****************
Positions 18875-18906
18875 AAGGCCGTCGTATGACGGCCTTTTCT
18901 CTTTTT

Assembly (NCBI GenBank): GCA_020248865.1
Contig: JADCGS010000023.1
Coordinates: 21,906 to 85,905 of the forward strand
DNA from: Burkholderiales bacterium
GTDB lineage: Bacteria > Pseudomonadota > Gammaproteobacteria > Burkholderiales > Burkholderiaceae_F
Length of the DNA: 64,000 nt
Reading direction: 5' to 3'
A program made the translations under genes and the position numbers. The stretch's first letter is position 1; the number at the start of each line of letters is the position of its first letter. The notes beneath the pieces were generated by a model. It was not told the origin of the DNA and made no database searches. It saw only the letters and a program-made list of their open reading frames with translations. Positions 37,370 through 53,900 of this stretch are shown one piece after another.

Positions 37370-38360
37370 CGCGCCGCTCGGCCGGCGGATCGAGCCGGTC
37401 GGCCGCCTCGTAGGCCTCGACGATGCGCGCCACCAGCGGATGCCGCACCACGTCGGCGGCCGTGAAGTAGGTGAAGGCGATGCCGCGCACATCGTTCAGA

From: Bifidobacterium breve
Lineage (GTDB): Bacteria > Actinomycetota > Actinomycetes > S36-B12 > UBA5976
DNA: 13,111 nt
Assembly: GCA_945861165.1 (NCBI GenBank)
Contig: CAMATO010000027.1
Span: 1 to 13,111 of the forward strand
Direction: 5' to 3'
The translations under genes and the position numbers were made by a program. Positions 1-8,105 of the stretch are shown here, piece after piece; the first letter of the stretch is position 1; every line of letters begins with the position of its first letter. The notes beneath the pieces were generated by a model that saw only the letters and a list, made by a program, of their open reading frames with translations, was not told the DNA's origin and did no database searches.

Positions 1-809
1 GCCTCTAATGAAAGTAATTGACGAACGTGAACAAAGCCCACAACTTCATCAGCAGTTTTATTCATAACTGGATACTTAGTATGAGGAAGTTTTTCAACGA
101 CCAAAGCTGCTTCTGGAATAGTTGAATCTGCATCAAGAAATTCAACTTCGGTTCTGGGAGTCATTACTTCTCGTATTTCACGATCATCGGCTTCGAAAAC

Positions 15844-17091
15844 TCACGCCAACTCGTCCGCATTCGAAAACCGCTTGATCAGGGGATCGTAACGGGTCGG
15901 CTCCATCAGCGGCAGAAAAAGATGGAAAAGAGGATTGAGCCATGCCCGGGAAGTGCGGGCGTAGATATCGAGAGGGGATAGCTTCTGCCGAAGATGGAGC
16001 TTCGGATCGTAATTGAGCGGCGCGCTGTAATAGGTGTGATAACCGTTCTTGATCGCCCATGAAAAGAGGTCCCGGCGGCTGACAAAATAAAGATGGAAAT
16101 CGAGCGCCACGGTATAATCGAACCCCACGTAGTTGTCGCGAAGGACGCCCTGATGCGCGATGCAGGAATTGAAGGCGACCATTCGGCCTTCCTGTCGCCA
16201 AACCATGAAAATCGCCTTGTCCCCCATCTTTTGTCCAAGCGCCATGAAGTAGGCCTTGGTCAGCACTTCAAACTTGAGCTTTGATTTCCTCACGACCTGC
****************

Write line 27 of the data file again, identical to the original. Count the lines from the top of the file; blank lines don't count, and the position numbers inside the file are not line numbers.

15844 TCACGCCAACTCGTCCGCATTCGAAAACCGCTTGATCAGGGGATCGTAACGGGTCGG